The Challenges of Odysseus and how he Overcame Them
The Challenges of Odysseus and how he Overcame Them
What were Odysseus greatest challenges, and how did he overcome them?
Odysseus greatest challenge upon his return to Ithaca from Troy was himself. On several occasions Odysseus ego, god-like attitude and heroic characteristics dictated his actions, and cost him dearly. It was during these travels, other events that threatened his return included a Cyclops named Polyphemus eating Odysseus crew, the Sirens that beckoned to all passers, promising that they would impart to them the knowledge of all events and the mischievous actions of Eurylochus.
Odysseus first major threat was the land of the Cyclopes. These people are rustic, one-eyed barbarians who neither cultivate crops nor have any body of laws. They have no assemblies because they don’t obey any decisions. When the Cyclops returned to his cave, he demanded to know who Odysseus and his men were. In answer to this, the Cyclops, whose name was Polyphemus, grabbed two members of the crew and ate them. Odysseus dared not kill Polyphemus because they would be stuck in the cave, unable to move the boulder away from the entrance. Eventually when Odysseus blinded the Cyclops, the boulder was open and they escaped. This event is a major threat to Odysseus return to Ithaca due to his crew slowly being eaten. If not for his intelligent approach to the event, himself and his entire crew may have been killed.
The second major danger Odysseus encounters is the Sirens. Those two women beckoned to all passers, promising that they would impart to them the knowledge of all events. In order to prevent their seduction by the Sirens, the crew plugged their ears with beeswax. Odysseus left his ears unplugged and was tied to the mast. This event was a major threat to Odysseus, as the sirens by their lovely voices lure sailors to their deaths. Also if Sailors approach the Sirens too closely in their attempt to learn the future from these prophetesses, they will perish. Not only would a few sailors have died if Circe had not told Odysseus of this danger, but the whole crew and all ships would have gone down.
The third major danger Odysseus encounters upon return to Ithaca is himself. Odysseus ego, heroic characteristics and sometimes god-like attitudes threaten his return. Gloating in his cleverness, Odysseus could not resist shouting out his real name to Polyphemus, who was staggering about on the shore when he and his men escaped from the cave. Now that Polyphemus knew who his enemy was, he could pray to his father, Poseidon, asking him to give Odysseus as much trouble as possible. Poseidon did eventually cause Odysseus troubles, which could have been avoided if he kept his ‘mouth shout’.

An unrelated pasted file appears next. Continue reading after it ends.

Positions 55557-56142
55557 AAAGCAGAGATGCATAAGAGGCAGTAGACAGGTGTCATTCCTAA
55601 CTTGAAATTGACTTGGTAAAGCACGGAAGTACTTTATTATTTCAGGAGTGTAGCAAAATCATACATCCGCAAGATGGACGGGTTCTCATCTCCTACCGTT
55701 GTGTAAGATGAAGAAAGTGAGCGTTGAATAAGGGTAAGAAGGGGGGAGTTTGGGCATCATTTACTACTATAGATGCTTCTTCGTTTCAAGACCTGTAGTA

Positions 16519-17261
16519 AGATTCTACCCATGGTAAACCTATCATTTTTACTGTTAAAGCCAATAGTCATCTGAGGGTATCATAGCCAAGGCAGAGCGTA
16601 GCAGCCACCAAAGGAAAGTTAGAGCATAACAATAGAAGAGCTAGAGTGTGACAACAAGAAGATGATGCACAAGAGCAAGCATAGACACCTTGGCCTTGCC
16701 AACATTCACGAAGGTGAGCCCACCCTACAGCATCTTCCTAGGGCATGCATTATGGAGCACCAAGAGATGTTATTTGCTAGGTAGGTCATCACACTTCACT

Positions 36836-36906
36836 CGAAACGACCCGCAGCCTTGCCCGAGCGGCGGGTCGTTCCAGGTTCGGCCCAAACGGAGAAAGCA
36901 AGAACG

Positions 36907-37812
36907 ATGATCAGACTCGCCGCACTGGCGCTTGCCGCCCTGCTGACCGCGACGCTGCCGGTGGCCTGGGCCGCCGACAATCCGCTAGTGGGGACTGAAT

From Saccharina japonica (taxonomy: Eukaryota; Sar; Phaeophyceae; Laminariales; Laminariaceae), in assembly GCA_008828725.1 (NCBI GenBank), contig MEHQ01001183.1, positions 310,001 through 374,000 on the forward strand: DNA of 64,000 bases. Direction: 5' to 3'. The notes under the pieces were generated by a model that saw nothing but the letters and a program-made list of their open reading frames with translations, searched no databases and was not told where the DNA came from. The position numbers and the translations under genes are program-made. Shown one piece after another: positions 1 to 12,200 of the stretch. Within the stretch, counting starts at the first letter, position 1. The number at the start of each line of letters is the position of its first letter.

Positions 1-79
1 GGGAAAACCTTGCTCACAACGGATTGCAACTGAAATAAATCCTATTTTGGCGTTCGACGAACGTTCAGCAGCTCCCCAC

Once leaving Polyphemus, Aeolus presented him with a leather bag that held captive all the destructive winds. Summoning a breeze, Aeolus saw them off on a trip which should have taken them directly to Ithaca. Ten days of sailing, they were in sight of their native land. At this point, Odysseus made the error of falling asleep. The crew, who had been growing increasingly curious about the leather bag Odysseus always kept at his side, took this opportunity to see if they were being cheated out of some gifts. As the bag closed, the winds rushed out with a blast. Odysseus woke in time to find Ithaca fading rapidly out of sight as the ships were buffeted by the winds. The ships managed to stay together and were all blown back to Aeolus’ island. This event could have been avoided if Odysseus trusted his men. His love and determination to return to Ithaca was so important to him, that he once again placed himself in front of the journey, thus posing the greatest threat of his journey. Himself.
Eurylochus, the companion of Odysseus was a major threat upon his return to Ithaca. When the ships were beached on the sun god island and the South Wind started to blow for an entire month their supply of food ran out, and they were forced to try fishing and catching birds. It was when Odysseus went inland to pray for aid, did Eurylochus take advantage of his absence. He suggested to the crew that they slaughter some of Helios’ cattle. He said they could pay him back in the form of a temple. The men agreed to this plan and proceeded to kill and roast some cows. When Helios learned of what had happened, he complained to Zeus and demanded that Odysseus should be punished, Faced with this threat, Zeus granted Helios’ wish.
When Odysseus set sail, Zeus had them in open water, he set a hurricane upon them that broke the boat and drowned all but Odysseus, who managed to make a crude raft from the wreckage of the boat and stay afloat. The storm blew him back to the pass of Scylla and Charybdis. He paddled away as quickly as he could to avoid meeting Scylla. After nine days of paddling, he came to Calypso’s island. It was the actions of Eurylochus that caused Odysseus to eventually arrive upon Calypso’s island. Although Zeus delivered the punishment upon Odysseus, it was the mischievous actions of Eurylochus that posed a threat to Odysseus.
In conclusion, Odysseus return to Ithaca was threatened by some major events. The encounter with the Cyclops, Polyphemus, who ate some of his crew was a major threat, as were the mischievous actions of Eurylochus. The Sirens by their lovely voices lured sailors to their deaths was another threat, but due Odysseus knowledge this did not occur. Although these events posed a physical threat to each and every individual sailor, the greatest threat to Odysseus was himself. Not only was Odysseus egotistically strong, it was this characteristic that dictated his actions, and cost him dearly.